Mail, private deliveries to New Orleans area are interrupted

Credit card companies, IRS, Social Security announce plans to help

Katrina's Wake

September 02, 2005|By Michael Dresser | Michael Dresser,SUN STAFF

The U.S. Postal Service and private delivery companies struggled yesterday to restore service to hurricane-damaged parts of the Gulf Coast but remained cut off from their operations in flooded and lawless New Orleans.

Meanwhile, pensioners evacuated from areas ravaged by Katrina converged on Social Security offices in nearby cities to receive replacements for checks mailed to stricken areas.

The postal service set up mobile post offices in three hard-hit Mississippi cities - Biloxi, Gulfport and Escatawpa - so people cut off from their homes can pick up benefits checks, spokesman Gerry McKiernan said.

It was planning to open similar centers in Louisiana, as well as a temporary New Orleans post office in the Houston Astrodome, where many of those forced from their homes were being taken.

McKiernan said mail service had been restored to 70 percent of Louisiana, including all but the far eastern part of the state.

The parts with no service include New Orleans, where authorities have ordered a full evacuation and civil order has broken down, and areas south of there where damage is extensive. "There's just nothing there," McKiernan said.

The postal service listed dozens of ZIP codes on its Web site where service has been suspended or curtailed. The private United Parcel Service, Federal Express and DHL delivery companies were taking similar steps.

Postal authorities also asked bulk mailers and magazine publishers not to send mail addressed to the affected ZIP codes. McKiernan said mail intended for New Orleans was piling up in Dallas and Houston.

The spokesman also encouraged residents of evacuated areas to submit change-of-address forms at the nearest post offices - even if they are staying somewhere temporarily.

McKiernan said the some post offices and at least two major postal distribution centers - including one in New Orleans - had been heavily damaged and an unknown amount of mail had been destroyed. He said it would be some time before the postal service would be able to fully account for its losses.

"We've weathered a lot of hurricanes in the past," McKiernan said. "We made it through, but this is really devastating."

The hurricane struck the Gulf Coast just before the beginning of the month, when Social Security checks were going out.

Mark Lassiter, a spokesman for the Social Security Administration in Baltimore, said the agency is doing everything it can to get money into pensioners' hands as soon as possible.

Lassiter said people who couldn't receive their checks at home could get them by appearing at any of the offices that remained open. He said business was particularly brisk in Baton Rouge, La., where many New Orleans residents fled.

Eight Social Security offices in Louisiana and six in Mississippi remained closed, he said.

Private package delivery companies were also severely affected. United Parcel Service indefinitely suspended service in and around New Orleans and Slidell, in Louisiana, and Pascagoula, Gulfport and Biloxi in Mississippi, according to spokeswoman Donna Barrett. The company posted another group of ZIP codes where service might be delayed because of difficult conditions.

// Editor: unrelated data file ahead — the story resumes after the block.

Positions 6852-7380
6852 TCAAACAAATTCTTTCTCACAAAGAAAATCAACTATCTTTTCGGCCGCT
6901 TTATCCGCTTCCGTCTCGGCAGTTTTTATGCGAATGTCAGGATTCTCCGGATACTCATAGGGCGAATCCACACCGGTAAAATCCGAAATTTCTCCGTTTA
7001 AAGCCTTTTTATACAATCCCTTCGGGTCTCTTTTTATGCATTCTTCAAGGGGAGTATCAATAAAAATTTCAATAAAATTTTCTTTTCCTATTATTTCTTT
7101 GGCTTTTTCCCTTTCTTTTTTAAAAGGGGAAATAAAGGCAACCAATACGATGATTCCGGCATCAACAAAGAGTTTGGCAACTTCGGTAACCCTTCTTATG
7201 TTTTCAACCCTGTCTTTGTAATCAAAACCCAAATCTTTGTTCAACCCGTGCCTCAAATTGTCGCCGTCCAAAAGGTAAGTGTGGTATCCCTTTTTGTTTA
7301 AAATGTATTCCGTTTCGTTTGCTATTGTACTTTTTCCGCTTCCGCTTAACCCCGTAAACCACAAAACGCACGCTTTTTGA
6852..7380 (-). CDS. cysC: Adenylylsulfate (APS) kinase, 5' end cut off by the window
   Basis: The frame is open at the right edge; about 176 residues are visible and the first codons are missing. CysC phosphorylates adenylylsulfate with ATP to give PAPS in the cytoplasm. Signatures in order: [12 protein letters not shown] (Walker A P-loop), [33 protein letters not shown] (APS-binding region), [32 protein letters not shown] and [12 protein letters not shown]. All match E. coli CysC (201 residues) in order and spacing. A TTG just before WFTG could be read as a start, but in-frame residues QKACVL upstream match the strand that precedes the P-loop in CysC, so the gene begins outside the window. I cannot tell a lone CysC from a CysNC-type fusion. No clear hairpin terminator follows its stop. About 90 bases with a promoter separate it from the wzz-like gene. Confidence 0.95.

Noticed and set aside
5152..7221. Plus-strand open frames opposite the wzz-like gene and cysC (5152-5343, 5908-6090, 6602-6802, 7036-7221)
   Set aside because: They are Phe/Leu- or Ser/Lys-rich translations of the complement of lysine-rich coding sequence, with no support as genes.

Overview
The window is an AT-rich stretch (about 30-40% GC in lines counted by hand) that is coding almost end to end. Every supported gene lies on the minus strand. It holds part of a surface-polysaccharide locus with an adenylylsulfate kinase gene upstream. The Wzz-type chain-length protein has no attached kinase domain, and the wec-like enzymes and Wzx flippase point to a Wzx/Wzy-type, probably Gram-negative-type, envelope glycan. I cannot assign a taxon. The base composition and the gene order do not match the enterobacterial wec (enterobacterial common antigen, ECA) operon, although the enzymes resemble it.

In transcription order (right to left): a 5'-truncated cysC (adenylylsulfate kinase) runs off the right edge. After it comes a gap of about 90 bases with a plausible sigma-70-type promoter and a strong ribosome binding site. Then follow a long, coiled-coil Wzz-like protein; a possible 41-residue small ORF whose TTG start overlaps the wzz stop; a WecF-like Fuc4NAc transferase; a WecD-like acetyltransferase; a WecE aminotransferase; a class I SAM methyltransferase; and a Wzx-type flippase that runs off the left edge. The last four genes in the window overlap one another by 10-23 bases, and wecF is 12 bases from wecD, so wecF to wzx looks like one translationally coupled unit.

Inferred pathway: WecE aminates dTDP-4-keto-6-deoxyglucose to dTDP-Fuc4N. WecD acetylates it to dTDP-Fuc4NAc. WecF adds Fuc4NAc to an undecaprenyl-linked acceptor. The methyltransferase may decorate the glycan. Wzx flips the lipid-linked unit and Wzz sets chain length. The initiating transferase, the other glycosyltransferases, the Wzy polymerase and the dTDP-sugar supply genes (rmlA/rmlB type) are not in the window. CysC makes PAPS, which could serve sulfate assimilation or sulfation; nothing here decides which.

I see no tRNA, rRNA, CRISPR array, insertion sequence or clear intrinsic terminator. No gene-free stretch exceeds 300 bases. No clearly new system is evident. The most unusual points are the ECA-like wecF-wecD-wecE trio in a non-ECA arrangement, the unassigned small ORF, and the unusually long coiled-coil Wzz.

Barrett said that of 22 UPS centers closed for the hurricane, 11 had reopened.

Jim McCluskey, a spokesman for Federal Express, said the company was accepting packages for all destinations except New Orleans - even though there might be delays and delivery problems in some areas.

Credit card companies said they would be flexible with customers in areas were mail service might have been disrupted.

MBNA Corp., the giant credit card issuer based in Wilmington, Del., will give a "payment holiday" to all of its customers in the affected ZIP codes.

"They will not have to make a payment in September and neither will they be subject to fees or late charges and their accounts won't go delinquent," said Jim Donahue, an MBNA spokesman.

He said that, upon request, the company would also make provision for emergency credit limit increases and cash.

Dan Drummond, a spokesman for Your Credit Card Companies, a consumer education group funded by the industry, said all of the major companies are making provisions for customers in the hurricane-stricken region.

Industry leader Citigroup Inc., for instance, announced that it will offer affected customers grace periods, fee waivers and "other solutions as appropriate." JPMorgan Chase & Co. said it would work individually with customers and would prepare a disaster-relief loan program for south Louisiana.

Hurricane victims can also count of a break from an agency not always known for kindness: the Internal Revenue Service.

The tax collection agency extended certain filing deadlines to Oct. 31 for individuals and businesses in the hurricane zone. It also said it would waive interest and penalties on late payments.

The IRS also reassured taxpayers who lost homes and businesses that it would help them reconstruct their tax records.

The Associated Press contributed to this article.

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